What came out on DVD this past week? John Carter! Hub bought me the BluRay disc; he is so wonderful! Watched it once already, may have to pop it again soon. It helps that Taylor Kitsch runs around in essentially a loincloth for most of the movie.
What’s that? You didn’t see John Carter? The bad reviews and the fact that Disney took it in the shorts for a most expensive flop kept you from the theater? Why bother with a movie that caused the chairman of the Walt Disney film unit to resign? Well, don’t cry too hard for Disney, they’re raking it in with the Avengers, and will almost certainly continue to do so with the string of Marvel movies due to come out.
I really hope he has his shirt off more in Thor 2!
So why the disparity? Why was John Carter an epic fail (a $200 million loss!), when Avengers, also full of CGI effects and spectacular eye-candy is still going strong? The story?
On the surface they are really quite similar; fighting, escapism, and effects can be a winning trio, so where’s the disconnect? Essentially, they did to John Carter what they did to Starship Troopers (Another favorite of mine! More on ST in another post). They took an existing story, the basic elements of the plot, character and place names, and then wrote up an entirely new story. They even published a novelization of the movie! They did pair it with the original Edgar Rice Burroughs tale A Princess of Mars, though.
I was so excited when I saw the trailers for John Carter! Early in the year, Hub and I were both pumped for the cinematic embodiment of our childhood years. Hub loved comics like I loved the Barsoomian stories. Hub was not disappointed.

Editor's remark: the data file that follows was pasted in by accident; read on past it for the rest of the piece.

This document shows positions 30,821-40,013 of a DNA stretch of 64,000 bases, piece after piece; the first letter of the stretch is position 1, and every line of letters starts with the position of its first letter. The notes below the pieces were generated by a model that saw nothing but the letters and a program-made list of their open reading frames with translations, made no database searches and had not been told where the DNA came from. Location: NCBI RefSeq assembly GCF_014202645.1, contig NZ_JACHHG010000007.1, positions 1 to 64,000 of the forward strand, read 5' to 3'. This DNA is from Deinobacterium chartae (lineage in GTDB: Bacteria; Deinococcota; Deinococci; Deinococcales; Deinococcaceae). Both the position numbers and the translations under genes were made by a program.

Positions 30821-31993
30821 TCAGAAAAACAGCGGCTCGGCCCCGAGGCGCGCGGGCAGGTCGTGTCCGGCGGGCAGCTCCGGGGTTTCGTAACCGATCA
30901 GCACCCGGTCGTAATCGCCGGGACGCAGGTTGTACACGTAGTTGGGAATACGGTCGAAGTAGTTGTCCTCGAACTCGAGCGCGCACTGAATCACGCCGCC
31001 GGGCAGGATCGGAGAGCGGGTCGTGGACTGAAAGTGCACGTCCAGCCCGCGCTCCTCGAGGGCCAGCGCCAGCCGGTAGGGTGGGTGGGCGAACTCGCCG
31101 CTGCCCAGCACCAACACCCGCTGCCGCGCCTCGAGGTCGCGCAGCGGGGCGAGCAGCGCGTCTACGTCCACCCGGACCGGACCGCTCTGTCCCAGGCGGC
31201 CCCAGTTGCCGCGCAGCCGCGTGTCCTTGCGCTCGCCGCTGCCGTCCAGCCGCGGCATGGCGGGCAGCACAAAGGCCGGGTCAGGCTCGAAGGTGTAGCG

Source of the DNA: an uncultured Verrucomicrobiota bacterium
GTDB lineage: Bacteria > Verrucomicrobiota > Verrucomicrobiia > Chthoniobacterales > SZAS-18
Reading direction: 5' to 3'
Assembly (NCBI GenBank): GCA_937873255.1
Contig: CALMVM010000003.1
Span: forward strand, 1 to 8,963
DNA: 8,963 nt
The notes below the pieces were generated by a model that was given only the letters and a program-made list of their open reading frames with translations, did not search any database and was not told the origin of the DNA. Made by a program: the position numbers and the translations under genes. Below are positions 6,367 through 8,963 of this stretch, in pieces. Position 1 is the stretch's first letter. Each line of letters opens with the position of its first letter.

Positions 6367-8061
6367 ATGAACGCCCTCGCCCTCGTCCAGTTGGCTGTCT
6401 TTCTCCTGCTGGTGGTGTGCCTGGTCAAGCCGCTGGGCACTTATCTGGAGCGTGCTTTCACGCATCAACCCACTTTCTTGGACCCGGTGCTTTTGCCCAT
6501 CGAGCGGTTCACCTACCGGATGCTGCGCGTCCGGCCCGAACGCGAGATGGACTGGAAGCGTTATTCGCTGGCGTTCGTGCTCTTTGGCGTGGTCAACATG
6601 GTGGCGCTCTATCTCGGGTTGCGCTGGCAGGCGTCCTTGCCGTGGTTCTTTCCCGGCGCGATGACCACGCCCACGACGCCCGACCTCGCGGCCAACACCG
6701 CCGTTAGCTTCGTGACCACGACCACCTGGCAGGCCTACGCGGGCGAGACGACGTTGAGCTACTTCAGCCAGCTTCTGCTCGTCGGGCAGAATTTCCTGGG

I was. I couldn’t help it. As we sat through John Carter in all it’s 3D Imax glory, Hub kept leaning over and whispering, “Is that in the book?” “No.” “Is that?” No.” “Is…” “No.” From purely a story standpoint, I think Avengers and John Carter are roughly equivalent. They’re not supposed to be deep, they’re supposed to be escapist entertainment, and they succeeded in that. But John Carter deviated from A Princess Of Mars by so great a degree that, if you were expecting the ERB version, the Disney script can only suffer from the comparison. It would take me another whole blog post to list the many, many ways that Disney altered, twisted and flat out re-wrote this story, start to finish. Instead, I will give you this sample.
In A Princess Of Mars, John Carter falls in love with Dejah Thoris; almost from the moment he lays eyes on her. He literally follows her from one end of the planet to the other, to rescue her. He kills a lot. Really a lot, like, thousands of people along the way, and would “gladly depopulate Barsoom” for her and her alone. He is emotionally pure, he’s never been in love, and his devotion to Dejah Thoris is his only motivation throughout the entire series. The Disney Dejah Thoris must tearfully beg a widowed, emotionally scarred and indifferent John Carter to fight for her, multiple times. She deceives him, more than once, to try to trick him into giving her aid, which he only reluctantly gives her because she is his ticket home. It changed the entire subtext of the story; it just couldn’t win me, no matter how much I enjoyed Taylor Kitsch in the garb of a Tharkian chieftain.